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Likelihood Free Inference for a Flexible Class of Bivariate Beta Distributions

  • Author(s): Crackel, Roberto Carlos
  • Advisor(s): Flegal, James
  • et al.

Several bivariate beta distributions have been proposed in the literature. In

particular, Olkin and Liu (2003) proposed a 3 parameter bivariate beta model, which Arnold and Ng (2011) extend to 5 and 8 parameter models. The 3 parameter model allows for only positive correlation, while the latter models can accommodate both positive and negative correlation. However, these come at the expense of a density that is mathematically intractable. The focus of this dissertation is on Bayesian estimation for the 5 and 8 parameter models. Since the likelihood does not exist in closed form, we apply approximate Bayesian computation, a likelihood free approach.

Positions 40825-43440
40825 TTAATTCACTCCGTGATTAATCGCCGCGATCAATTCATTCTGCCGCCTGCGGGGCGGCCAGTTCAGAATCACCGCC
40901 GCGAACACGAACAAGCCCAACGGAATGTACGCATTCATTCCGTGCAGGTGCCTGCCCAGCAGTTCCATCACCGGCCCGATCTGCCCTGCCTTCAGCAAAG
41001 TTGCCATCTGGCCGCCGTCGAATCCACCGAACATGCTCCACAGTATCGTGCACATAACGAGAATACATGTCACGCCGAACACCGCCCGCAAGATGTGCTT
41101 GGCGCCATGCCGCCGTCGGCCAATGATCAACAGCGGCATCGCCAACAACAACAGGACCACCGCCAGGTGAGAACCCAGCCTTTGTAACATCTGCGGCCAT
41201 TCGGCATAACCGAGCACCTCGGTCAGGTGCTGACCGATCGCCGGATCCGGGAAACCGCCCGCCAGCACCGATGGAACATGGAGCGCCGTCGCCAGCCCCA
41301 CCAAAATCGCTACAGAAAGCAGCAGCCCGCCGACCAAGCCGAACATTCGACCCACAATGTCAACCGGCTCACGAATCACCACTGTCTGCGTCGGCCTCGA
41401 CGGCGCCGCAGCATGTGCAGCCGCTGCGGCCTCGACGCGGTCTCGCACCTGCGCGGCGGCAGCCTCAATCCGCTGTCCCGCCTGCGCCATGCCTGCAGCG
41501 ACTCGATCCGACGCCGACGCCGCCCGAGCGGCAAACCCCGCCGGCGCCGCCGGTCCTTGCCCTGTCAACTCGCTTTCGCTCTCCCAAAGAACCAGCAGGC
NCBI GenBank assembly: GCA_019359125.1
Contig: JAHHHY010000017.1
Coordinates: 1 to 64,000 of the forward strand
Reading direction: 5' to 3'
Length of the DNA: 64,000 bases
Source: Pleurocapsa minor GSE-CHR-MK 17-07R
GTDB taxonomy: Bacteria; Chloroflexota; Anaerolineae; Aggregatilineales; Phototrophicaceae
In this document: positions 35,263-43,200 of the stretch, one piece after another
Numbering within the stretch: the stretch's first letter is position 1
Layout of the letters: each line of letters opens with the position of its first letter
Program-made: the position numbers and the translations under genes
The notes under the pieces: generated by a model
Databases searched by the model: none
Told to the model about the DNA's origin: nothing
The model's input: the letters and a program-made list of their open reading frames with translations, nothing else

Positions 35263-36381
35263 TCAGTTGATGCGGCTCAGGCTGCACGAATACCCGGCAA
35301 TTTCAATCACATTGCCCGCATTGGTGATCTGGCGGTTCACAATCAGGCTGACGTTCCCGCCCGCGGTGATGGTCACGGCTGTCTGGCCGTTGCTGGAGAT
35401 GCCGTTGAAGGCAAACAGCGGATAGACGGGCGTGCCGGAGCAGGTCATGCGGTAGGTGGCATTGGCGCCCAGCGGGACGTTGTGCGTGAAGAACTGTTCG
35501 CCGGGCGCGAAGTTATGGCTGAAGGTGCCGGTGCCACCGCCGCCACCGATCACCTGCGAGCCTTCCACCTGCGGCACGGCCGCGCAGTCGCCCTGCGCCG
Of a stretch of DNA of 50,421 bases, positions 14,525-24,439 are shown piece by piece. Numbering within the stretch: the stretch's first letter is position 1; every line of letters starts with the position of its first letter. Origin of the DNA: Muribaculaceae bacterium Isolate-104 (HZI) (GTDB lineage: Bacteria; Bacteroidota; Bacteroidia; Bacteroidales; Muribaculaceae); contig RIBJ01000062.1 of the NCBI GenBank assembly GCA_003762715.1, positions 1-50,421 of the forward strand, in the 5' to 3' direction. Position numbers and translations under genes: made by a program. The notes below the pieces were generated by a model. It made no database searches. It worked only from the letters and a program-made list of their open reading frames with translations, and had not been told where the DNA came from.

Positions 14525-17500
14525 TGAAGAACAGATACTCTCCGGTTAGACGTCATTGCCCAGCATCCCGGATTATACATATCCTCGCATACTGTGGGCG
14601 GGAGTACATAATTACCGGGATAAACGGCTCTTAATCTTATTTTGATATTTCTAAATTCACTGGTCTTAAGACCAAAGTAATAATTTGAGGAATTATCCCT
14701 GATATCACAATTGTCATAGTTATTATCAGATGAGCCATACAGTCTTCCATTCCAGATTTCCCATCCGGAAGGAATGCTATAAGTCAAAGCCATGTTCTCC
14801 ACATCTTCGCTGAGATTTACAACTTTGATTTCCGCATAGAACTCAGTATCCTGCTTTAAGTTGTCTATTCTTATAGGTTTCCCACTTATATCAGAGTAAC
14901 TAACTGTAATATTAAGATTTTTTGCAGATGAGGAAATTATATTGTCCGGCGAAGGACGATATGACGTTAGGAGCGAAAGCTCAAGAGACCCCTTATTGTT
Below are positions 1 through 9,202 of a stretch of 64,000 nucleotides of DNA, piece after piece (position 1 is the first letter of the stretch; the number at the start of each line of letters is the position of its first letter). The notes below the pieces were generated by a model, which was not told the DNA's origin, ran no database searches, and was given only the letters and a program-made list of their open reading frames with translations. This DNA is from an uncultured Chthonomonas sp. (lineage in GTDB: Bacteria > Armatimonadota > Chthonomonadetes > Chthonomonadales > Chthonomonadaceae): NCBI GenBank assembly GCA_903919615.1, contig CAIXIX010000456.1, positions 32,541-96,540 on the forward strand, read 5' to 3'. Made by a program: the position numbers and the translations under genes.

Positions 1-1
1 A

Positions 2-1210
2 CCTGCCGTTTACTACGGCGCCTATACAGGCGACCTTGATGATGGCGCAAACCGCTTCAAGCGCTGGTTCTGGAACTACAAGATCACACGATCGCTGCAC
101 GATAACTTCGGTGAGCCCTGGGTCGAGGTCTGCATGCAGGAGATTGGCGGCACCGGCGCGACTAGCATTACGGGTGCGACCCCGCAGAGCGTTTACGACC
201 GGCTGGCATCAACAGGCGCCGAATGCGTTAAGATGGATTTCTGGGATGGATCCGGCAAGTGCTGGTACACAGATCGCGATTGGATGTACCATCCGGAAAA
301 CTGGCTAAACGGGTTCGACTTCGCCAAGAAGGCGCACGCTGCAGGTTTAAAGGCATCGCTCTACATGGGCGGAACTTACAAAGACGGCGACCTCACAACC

Chapter one briely describes the univariate beta distribution and its properties. The 5 and 8 parameter bivariate beta distribution is defined and estimation strategies are discussed. Chapter two is dedicated to the background of approximate Bayesian computation (ABC), where the foundation and groundwork is laid. Toy examples are provided to better understand the algorithm and to study its properties. Chapter three is the application of ABC to the 5 and 8 parameter bivariate beta model. Simulation studies have been carried out for the 5 and 8 parameter cases under various priors, sample sizes, and tolerance levels. We apply the 5 parameter model to a real data set by allowing the model to serve as a prior to correlated proportions of a bivariate beta binomial model. Results and comparisons are then discussed. Chapter four attempts to lay the ground work to modify existing ABC (accept reject) algorithms to search for maximum likelihood type estimates in the absence of the likelihood function. Examples are provided to demonstrate the relationship between maximum likelihood estimation and acceptance rates. Algorithms are proposed and applied to data sets in an attempt to search for maximum likelihood type estimates using only sufficient statistics. Results are compared to the known maximum likelihood estimates.

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